The Prime Minister, Justin Trudeau, today announced the reappointment of Dr. Mona Nemer as Canada’s Chief Science Advisor for a term of two years. Dr. Nemer’s reappointment is effective September 25, 2022.
Scientific research and expertise are essential to ensuring Canadians are well informed and the government has the necessary tools to address the most pressing issues we face as a country. As Chief Science Advisor, Dr. Nemer will continue to provide impartial scientific advice to the Prime Minister, the Minister of Innovation, Science and Industry, and Cabinet so that science is considered in public policy decisions and that government science is fully available to Canadians.
A distinguished medical researcher in the field of molecular cardiology, Dr. Nemer has served as Canada’s Chief Science Advisor since 2017. Prior to this role, she was Professor and Vice-President of Research at the University of Ottawa and Director of the school’s Molecular Genetics and Cardiac Regeneration Laboratory. She has served on various national and international scientific advisory committees and boards, including Canada’s COVID-19 Immunity Task Force and COVID-19 Vaccine Task Force.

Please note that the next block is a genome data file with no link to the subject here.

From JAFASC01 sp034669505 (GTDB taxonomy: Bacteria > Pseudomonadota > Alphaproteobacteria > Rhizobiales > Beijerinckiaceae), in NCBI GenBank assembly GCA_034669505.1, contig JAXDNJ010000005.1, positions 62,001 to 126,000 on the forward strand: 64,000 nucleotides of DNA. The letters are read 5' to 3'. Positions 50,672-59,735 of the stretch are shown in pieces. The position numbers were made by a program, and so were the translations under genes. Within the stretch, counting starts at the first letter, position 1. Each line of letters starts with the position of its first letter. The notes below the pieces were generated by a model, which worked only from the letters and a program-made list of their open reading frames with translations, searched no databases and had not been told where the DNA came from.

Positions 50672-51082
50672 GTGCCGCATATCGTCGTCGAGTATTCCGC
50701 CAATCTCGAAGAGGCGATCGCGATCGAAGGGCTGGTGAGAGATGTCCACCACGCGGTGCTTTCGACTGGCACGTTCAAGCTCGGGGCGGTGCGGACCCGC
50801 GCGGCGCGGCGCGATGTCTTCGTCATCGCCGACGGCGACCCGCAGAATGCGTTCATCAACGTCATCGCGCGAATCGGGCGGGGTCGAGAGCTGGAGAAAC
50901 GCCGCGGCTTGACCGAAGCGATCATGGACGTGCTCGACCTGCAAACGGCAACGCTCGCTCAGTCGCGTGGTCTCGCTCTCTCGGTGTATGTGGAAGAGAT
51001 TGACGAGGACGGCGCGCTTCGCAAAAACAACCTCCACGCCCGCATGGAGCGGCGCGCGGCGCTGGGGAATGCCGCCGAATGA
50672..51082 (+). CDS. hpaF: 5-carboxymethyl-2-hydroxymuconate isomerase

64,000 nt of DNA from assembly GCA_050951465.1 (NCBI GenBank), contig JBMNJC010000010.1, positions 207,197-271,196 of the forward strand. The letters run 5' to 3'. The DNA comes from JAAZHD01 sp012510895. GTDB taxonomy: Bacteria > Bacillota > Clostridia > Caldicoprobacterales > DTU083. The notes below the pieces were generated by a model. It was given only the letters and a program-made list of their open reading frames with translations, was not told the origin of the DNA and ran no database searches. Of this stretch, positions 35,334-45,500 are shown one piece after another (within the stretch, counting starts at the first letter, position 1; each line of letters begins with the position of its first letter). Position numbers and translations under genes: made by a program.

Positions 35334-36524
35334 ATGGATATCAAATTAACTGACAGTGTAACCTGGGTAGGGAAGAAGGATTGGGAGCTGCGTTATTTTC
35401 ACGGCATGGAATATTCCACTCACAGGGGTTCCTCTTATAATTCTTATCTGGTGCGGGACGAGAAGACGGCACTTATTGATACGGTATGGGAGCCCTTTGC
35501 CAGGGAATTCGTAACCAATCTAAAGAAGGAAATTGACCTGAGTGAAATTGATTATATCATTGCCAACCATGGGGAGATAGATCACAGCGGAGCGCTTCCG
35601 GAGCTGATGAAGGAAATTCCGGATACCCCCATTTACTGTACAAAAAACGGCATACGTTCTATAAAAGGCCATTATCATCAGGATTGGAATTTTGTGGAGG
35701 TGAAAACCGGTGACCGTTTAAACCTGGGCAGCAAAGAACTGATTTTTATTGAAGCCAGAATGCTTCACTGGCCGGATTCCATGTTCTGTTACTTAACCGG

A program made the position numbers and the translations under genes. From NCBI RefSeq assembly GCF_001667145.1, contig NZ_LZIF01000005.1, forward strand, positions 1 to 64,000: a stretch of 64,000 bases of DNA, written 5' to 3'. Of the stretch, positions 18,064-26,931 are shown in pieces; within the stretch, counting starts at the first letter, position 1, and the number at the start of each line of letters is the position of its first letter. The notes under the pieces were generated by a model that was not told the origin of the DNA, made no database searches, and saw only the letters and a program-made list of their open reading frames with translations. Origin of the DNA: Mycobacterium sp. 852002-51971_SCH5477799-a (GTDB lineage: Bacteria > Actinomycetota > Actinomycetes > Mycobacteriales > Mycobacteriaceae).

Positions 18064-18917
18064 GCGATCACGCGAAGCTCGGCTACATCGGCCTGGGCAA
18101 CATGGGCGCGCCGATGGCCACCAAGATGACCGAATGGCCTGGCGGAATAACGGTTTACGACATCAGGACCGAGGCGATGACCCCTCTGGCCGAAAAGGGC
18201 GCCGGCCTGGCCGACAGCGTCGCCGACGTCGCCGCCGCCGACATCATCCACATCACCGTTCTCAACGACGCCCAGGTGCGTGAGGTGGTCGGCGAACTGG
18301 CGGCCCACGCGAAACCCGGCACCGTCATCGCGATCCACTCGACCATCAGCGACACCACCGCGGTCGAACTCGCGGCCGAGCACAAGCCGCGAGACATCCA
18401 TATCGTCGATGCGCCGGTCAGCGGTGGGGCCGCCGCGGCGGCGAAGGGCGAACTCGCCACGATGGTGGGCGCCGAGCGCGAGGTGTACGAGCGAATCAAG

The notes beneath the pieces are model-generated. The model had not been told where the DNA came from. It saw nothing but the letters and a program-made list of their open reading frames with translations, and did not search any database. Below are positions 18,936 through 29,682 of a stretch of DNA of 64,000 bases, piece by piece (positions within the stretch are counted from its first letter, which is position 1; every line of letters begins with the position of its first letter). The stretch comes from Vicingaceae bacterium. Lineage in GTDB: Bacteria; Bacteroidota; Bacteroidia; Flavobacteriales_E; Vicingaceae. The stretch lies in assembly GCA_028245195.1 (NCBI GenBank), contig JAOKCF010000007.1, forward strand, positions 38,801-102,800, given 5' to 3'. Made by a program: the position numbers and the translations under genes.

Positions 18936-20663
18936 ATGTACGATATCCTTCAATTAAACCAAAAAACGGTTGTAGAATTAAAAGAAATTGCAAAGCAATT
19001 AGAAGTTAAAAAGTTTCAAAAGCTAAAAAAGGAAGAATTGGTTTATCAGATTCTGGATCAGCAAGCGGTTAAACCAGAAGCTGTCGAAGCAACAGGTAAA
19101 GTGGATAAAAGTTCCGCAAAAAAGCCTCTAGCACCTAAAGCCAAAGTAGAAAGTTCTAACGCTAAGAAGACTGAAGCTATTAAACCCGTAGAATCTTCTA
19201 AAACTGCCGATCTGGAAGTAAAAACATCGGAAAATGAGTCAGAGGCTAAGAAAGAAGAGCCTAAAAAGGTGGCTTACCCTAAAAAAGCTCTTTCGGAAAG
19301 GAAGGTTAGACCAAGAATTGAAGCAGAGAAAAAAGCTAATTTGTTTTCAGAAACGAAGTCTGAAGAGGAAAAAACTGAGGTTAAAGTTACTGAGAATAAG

- Dr. Nemer was first appointed as Canada’s Chief Science Advisor in 2017, following an open, transparent, and merit-based selection process. She was reappointed to this role for a two-year term in 2020.
- The Office of the Chief Science Advisor is housed at Innovation, Science and Economic Development Canada.
- The Chief Science Advisor’s key functions include:
- providing advice on the development and implementation of guidelines to ensure that government science is fully available to the public and that federal scientists are able to speak freely about their work.
- providing advice on creating and implementing processes to ensure that scientific analyses are considered when the government makes decisions.
- assessing and recommending ways to improve the existing science advisory function within the federal government.
- assessing and recommending ways for the government to better support quality scientific research within the federal system.